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Sunday, 13 October, 2002, 14:21 GMT 15:21 UK
Fans launch football parliament
Kidderminster fans turn out to support their club
The new Parliament lets fans have their say

More than 200 football fans have gathered in Birmingham for the opening of the first Football Fans Parliament.

The initiative is designed to give supporters a bigger say in the running of the game in England.

Steve Powell, development officer for the Football Supporters Federation, told BBC Sport Online fans no longer want to be taken for granted.

"There is a feeling football supporters have not been taken seriously," Powell said. "But there are optimistic signs that that is changing."

"We now meet the football authorities four times a year with a formal agenda. That is a dialogue we want to widen."

Representatives from 67 clubs are debating issues such as fan safety, racism and the growing financial crisis hitting many league clubs.


We're fed up with incompetents running our clubs
Steve Powell spokesman for the Football Supporters Federation

Powell revealed fans are most worried about money and where it is being spent.

"The overwhelming feeling among supporters is there is a contradiction," he said.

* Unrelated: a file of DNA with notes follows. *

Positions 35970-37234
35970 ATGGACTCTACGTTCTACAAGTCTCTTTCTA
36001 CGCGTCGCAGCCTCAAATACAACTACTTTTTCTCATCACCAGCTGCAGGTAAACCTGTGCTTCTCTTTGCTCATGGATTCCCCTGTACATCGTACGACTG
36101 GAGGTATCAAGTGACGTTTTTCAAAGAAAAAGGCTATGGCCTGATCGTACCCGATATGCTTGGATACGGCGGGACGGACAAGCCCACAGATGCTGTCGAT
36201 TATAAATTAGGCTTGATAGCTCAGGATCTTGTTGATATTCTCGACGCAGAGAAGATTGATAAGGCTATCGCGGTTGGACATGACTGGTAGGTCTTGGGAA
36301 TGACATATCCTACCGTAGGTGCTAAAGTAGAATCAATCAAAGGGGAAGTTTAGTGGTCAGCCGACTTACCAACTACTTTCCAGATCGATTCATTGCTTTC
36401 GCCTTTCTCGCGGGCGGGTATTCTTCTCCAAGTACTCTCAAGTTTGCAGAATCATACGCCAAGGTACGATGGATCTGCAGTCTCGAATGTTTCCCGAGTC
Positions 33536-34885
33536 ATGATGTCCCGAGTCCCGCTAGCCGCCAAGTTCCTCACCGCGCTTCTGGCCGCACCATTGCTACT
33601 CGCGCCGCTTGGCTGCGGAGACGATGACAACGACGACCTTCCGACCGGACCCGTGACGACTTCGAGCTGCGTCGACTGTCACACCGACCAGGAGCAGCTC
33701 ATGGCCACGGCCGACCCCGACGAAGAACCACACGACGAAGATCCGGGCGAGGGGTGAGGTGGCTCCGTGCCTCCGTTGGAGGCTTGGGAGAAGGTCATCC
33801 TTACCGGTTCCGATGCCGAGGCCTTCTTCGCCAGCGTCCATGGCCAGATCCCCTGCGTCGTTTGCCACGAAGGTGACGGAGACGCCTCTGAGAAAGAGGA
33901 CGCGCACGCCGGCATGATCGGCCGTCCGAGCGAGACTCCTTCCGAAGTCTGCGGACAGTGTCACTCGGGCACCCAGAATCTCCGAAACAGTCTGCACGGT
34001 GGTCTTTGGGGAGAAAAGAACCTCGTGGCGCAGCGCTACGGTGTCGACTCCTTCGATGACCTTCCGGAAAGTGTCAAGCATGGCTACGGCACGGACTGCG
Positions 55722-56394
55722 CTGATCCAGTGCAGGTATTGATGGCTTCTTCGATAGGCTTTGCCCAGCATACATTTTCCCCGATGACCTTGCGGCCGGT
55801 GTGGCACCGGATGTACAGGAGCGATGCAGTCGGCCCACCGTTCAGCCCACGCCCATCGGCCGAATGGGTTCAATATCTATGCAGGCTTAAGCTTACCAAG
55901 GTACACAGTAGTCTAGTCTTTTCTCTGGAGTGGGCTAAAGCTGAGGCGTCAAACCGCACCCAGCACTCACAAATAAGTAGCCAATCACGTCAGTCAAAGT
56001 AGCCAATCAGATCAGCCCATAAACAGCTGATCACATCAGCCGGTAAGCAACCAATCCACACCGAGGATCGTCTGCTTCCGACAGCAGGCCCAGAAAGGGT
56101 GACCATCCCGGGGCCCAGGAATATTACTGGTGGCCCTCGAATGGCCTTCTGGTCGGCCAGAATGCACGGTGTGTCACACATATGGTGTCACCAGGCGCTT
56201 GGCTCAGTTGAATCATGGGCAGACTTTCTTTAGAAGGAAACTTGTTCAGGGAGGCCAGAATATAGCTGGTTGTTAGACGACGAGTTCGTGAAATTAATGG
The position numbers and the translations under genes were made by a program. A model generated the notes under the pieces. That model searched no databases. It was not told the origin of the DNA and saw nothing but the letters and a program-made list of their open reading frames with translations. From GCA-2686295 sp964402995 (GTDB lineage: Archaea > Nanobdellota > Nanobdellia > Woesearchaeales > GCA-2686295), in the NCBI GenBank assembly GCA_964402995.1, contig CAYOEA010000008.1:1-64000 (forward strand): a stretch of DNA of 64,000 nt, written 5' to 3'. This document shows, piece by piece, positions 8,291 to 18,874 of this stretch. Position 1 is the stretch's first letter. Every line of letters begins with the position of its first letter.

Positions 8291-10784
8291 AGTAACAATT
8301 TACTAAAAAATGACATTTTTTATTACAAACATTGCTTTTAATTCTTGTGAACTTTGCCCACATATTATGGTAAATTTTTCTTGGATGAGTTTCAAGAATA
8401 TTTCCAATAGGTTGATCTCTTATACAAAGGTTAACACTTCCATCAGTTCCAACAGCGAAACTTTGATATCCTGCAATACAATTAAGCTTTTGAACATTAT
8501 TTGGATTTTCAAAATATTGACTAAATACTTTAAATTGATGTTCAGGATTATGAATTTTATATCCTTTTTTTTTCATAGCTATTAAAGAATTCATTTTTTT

"There has never been more money in the game and yet there have never been more clubs in danger of going under."

Powell said the majority of fans want to reintroduce a system of "fair shares" where revenue is distributed amongst clubs at all levels.

"Without a healthy distribution of money there cannot be a healthy distribution of honours," he said.

"And without a healthy base of the game there can't be a healthy apex.

"Aldershot Town are every bit as essential to the game as Arsenal."

Football Association Chief Executive Adam Crozier
The FA will receive a report on the Fans Parliament
There are already signs that football chiefs are interested in hearing what fans have to say.

The Football Association, the Premier League and the Football League all supported the Parliament financially.

They have also sent representatives to observe the first session.

The organisers are determined to continue lobbying on behalf of football fans after the first Parliament is dissolved.

An official report detailing the outcome of debates will also be passed on to football chiefs.

Powell told BBC Sport Online he is optimistic fans will eventually be given a more direct role in running the game.

"I genuinely believe those at the top of the game want to open a dialogue with fans," he said.

"We're fed up with incompetents running our football clubs. "They are community assets and should be run accordingly."

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Fans Parliament co-ordinator Steve Powell
"Big and small clubs need to thrive together"
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